We got to talking a bit and it turned out that he thought I was there for the little 2 mile ride around the town that was happening that day. When I told him what I was actually doing he said that made a lot more sense, as he had thought that I was showing off a bit with all of my gear and packed bike for a 2 mile ride!

That morning I had decided to make it a short day. So when I reached Taunton I started looking for a place to stay. After passing through the main part of the city I pulled out my phone and started searching the area for B&Bs or hotels. I found the Yalland Farm B&B nearby and pedaled on over.

This has to be one of the best B&Bs that I’ve stayed at. The owners had only been there for 5 weeks by that point and they were still learning how to run it, but everything was flawless. After putting my things away in my room and getting cleaned up I went outside to the patio and was served tea. Then sat down to a lovely conversation with the parents of the owners. After a while the husband came out and joined in. A little while later the wife came out. It was a nice relaxing ending for a short but tiring day.

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Day 15: Aymestrey to Bristol (77 miles)

Over breakfast I had a great discussion with the owner of the hotel about what it is like being a programmer in London and how the world has been changing. Then I set out into a light drizzle that I hadn’t seen since Scotland. By midday the rain had disappeared, but the clouds remained.

Tintern Abbey

Tintern Abbey

When I reached Monmouth I stopped at a Lidl to restock my supplies and take a bit of a break. I locked up my bike next to another bike that also had panniers loaded for what looked like a little touring, so I was looking forward to a meeting with yet another tourer. Sure enough, after I got out of the store the other cyclist was standing at his bike. Turns out that he was training for an End to End (JOGLE, same as me) ride with a friend that they were planning on starting in just a few weeks. I tried to help him out with some tips from my experience, but I don’t think he really needed much help. It looked like he had everything well in hand.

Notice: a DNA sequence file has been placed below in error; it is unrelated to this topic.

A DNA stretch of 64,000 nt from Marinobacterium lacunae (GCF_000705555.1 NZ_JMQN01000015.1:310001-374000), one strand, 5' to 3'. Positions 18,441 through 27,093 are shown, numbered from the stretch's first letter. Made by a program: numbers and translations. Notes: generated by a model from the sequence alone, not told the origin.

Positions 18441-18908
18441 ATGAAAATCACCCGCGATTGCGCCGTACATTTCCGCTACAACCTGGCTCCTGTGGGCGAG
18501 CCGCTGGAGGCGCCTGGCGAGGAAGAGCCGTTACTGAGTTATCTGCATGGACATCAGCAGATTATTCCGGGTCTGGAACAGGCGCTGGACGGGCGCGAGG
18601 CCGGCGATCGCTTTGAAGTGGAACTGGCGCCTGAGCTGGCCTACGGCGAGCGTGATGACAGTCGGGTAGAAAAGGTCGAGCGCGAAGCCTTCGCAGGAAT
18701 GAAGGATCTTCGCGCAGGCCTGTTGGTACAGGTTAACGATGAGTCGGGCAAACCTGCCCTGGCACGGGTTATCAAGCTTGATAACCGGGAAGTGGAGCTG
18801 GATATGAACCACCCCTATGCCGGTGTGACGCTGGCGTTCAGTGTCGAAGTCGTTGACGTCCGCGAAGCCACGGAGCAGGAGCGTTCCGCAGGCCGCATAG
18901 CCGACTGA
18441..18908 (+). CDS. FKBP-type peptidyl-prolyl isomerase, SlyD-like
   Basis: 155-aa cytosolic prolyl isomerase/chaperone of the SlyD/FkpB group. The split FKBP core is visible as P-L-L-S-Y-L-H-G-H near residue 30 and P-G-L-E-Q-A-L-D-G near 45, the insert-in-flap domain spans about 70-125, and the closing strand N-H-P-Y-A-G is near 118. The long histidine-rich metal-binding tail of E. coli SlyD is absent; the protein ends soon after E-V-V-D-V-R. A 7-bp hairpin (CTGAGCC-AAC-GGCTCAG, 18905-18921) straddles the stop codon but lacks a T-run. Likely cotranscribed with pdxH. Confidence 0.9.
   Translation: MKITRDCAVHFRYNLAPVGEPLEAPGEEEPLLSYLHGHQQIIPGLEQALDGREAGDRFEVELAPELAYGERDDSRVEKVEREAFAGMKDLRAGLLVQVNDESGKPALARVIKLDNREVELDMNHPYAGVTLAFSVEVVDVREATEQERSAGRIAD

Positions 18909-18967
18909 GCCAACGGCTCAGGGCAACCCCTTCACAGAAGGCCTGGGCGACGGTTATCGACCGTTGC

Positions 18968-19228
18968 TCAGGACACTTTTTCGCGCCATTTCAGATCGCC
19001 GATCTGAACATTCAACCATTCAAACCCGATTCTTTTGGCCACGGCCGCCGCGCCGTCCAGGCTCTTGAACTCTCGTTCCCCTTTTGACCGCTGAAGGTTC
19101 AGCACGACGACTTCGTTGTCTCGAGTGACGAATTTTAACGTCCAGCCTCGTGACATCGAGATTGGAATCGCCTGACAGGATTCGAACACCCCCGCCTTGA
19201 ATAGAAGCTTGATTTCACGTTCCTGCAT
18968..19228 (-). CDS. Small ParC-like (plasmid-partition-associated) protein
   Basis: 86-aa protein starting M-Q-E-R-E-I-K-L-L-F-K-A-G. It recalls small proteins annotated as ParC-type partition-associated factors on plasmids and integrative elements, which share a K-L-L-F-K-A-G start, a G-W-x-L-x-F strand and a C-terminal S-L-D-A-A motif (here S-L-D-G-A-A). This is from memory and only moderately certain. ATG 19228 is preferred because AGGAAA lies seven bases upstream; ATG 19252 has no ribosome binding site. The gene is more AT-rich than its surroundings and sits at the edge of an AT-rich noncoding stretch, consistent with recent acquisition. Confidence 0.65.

When I reached Bristol it turned out that the Harbor Festival was going on. This would have been a great thing if I had a place to stay, but with the festival on it made it hard to find a place. I eventually found a nearby Premier Inn which was full, but the receptionist pointed me to the nearby Haymarket Premier Inn and even made a booking for me!

That night I ate a burrito at the My Burrito nearby. It tasted ok, but it did not agree with me. That night I didn’t sleep well. The next morning I ended up skipping breakfast.

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Day 14: Tarporley to Aymestry (84 miles)

The day started simple enough as I left Tarporley. As it turns out though, after a few miles I realized that I had made a wrong turn and was following the wrong road. Instead of continuing down the A49 I had ended up on the A51. This wasn’t any big problem and I just taking a route a bit to the east of what I had expected.

At around midday I reached Shrewsbury and after seeing the sign stating that it was the birthplace of Charles Darwin, I decided to stay for a little longer than normal.  I followed the signs to the town center and found a nice little cafe to have some lunch. Along the way I saw lots of the Darwin themed things in town, such as the Darwin Shopping Centre that had a neat little awning with stained glass animals on it.

During lunch I got to talking with a couple who was also visiting the town after I had accidentally knocked over the table and broke the sugar cube dish while I was trying to lean my bike against the wall. We got to talking about the ride that I was doing and veered onto various other topics. The woman had done some cycling in Scotland when she was younger on a trip with a friend just after college.

After lunch I continued on my way and decided to start trying to find a place to stay when I reached Leintwardine. The only accommodation that I could find in the town looked like a very posh place and I wasn’t prepared to pay the price that they were asking.  Continuing down the road I stopped at what was advertised on the way into the town as the Compasses Hotel, but the owner said that they don’t have any rooms yet, but they hope to offer some in the near future. How is that for “aspirational” advertising?